MARCH 5 – Sometimes history is like that.

On 5 March 1940, Stalin signs an order to murder 22,000 members of the Polish elites, including Army officers taken as prisoners of war in September of the previous year, when the Soviet Union invaded Poland in accordance with the stipulations of the Ribbentrop-Molotov pact.

The officers are murdered and buried across a number of different locations, but one in particular – the Katyn Forest in the present-day Belarus – lends its name to the entire crime and enters history as a particularly infamous instance of a communist atrocity.

The Soviet Union goes on denying the responsibility almost right until its very end.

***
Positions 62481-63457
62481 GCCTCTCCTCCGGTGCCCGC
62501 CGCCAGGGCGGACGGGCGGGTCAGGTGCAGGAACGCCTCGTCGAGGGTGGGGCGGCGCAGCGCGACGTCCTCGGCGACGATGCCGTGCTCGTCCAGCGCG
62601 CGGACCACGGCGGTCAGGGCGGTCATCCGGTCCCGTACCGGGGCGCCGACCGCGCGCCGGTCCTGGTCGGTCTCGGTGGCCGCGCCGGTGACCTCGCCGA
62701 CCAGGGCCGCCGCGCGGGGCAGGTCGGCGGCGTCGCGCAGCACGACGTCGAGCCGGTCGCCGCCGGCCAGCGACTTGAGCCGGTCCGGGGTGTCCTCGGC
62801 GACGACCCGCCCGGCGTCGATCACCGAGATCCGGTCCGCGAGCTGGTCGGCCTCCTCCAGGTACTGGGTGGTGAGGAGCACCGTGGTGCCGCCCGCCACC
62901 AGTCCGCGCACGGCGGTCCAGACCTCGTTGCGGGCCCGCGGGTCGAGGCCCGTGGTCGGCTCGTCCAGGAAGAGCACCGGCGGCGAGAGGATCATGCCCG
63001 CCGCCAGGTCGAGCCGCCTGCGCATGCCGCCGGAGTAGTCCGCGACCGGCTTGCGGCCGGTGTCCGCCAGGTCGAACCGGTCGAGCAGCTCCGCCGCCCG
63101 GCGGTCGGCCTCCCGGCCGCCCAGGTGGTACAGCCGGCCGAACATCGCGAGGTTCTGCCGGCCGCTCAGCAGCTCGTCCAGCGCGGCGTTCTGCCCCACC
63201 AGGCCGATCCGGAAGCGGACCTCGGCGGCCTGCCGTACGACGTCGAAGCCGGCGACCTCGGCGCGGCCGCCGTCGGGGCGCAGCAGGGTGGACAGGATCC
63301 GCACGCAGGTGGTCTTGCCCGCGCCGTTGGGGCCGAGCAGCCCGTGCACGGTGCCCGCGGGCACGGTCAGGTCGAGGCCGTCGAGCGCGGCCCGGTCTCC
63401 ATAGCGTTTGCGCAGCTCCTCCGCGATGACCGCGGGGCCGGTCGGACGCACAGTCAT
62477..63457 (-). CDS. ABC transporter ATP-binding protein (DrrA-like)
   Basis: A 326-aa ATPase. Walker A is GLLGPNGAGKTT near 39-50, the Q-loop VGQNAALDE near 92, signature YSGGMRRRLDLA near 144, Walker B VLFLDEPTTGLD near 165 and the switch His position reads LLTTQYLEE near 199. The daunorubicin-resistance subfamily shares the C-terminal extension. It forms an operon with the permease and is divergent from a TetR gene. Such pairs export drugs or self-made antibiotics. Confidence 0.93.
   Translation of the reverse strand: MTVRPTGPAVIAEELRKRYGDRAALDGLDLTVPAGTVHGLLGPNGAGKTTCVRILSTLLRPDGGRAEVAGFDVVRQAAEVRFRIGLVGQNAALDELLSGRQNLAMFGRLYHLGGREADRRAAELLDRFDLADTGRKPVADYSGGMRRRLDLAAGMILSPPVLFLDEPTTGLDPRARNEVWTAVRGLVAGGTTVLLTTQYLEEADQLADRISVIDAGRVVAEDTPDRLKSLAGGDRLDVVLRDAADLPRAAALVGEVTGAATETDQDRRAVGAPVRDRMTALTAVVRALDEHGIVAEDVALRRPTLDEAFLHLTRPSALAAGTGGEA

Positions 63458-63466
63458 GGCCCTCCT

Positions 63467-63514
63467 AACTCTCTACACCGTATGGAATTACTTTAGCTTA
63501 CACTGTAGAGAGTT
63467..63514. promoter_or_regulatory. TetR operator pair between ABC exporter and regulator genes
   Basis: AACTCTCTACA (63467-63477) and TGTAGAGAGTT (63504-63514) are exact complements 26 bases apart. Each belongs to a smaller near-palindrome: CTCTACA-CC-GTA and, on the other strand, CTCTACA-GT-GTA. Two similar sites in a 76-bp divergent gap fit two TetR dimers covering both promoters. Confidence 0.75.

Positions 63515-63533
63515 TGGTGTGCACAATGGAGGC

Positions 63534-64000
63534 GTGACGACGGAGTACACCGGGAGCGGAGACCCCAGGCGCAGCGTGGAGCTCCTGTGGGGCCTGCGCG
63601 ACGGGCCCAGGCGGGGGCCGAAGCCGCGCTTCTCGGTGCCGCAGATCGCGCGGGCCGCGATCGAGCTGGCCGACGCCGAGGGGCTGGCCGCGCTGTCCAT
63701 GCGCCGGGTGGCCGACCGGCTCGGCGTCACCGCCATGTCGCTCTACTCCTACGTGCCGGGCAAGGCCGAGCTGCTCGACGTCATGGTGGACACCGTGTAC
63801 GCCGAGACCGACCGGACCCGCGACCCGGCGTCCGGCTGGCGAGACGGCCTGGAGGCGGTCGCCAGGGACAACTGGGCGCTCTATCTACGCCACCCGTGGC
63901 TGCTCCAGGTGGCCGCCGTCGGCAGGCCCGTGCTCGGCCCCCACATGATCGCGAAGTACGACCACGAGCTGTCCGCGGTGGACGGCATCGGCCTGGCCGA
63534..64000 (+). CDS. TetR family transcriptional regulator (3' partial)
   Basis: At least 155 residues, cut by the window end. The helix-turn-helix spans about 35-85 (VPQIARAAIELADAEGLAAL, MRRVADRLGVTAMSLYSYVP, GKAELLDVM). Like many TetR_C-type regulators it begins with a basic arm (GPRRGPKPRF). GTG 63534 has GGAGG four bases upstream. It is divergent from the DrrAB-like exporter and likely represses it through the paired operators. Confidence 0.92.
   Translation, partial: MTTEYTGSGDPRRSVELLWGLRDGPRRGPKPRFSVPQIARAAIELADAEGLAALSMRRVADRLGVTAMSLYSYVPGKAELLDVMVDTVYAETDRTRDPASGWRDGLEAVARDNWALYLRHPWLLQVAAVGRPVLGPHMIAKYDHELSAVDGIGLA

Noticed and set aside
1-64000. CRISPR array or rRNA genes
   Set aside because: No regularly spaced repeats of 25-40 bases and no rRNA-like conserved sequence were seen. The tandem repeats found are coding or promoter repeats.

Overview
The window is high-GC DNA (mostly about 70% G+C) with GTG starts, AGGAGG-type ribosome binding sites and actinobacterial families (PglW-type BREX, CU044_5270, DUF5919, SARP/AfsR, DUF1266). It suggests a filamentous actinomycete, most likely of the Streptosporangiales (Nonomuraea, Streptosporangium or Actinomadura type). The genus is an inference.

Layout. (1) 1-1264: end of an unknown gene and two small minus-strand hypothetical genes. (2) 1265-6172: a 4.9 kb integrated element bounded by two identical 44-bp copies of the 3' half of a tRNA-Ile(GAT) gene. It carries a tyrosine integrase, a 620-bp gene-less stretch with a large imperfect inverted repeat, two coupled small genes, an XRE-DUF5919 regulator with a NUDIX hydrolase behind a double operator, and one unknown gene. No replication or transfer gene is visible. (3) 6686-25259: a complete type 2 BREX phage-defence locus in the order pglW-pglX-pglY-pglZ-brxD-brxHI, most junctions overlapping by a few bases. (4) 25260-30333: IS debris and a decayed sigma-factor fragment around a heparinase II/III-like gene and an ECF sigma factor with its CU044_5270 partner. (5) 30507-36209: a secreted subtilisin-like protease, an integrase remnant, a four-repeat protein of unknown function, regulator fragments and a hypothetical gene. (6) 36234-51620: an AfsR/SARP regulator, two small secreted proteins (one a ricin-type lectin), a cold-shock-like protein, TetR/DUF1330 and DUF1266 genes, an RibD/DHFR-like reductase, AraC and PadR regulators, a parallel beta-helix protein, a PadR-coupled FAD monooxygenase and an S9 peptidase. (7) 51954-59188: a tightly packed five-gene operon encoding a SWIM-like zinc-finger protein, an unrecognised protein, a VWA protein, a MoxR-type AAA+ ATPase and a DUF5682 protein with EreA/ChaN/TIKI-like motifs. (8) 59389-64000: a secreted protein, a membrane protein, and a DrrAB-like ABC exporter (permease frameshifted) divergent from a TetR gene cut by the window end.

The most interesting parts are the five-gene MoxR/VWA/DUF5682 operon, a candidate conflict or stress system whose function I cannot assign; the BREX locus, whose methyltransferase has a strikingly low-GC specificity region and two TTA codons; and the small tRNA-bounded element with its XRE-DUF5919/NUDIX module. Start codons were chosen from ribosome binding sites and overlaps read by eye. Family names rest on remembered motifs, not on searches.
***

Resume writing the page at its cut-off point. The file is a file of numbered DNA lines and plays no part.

On 5 March 1946, Winston Churchill contributes to the vocabulary of the 20th century in his speech at Westminster College in Missouri when he talks about an “iron curtain” descending across Europe and cutting off the east from the west.

On 5 March 1953, Stalin dies a long and painful (but nowhere near long and painful enough) death in his dacha near Moscow.

P.S. Also on 5 May, in 2013, Venezuela’s socialist ruler, Hugo Chavez, permanently moves on to the workers’ paradise.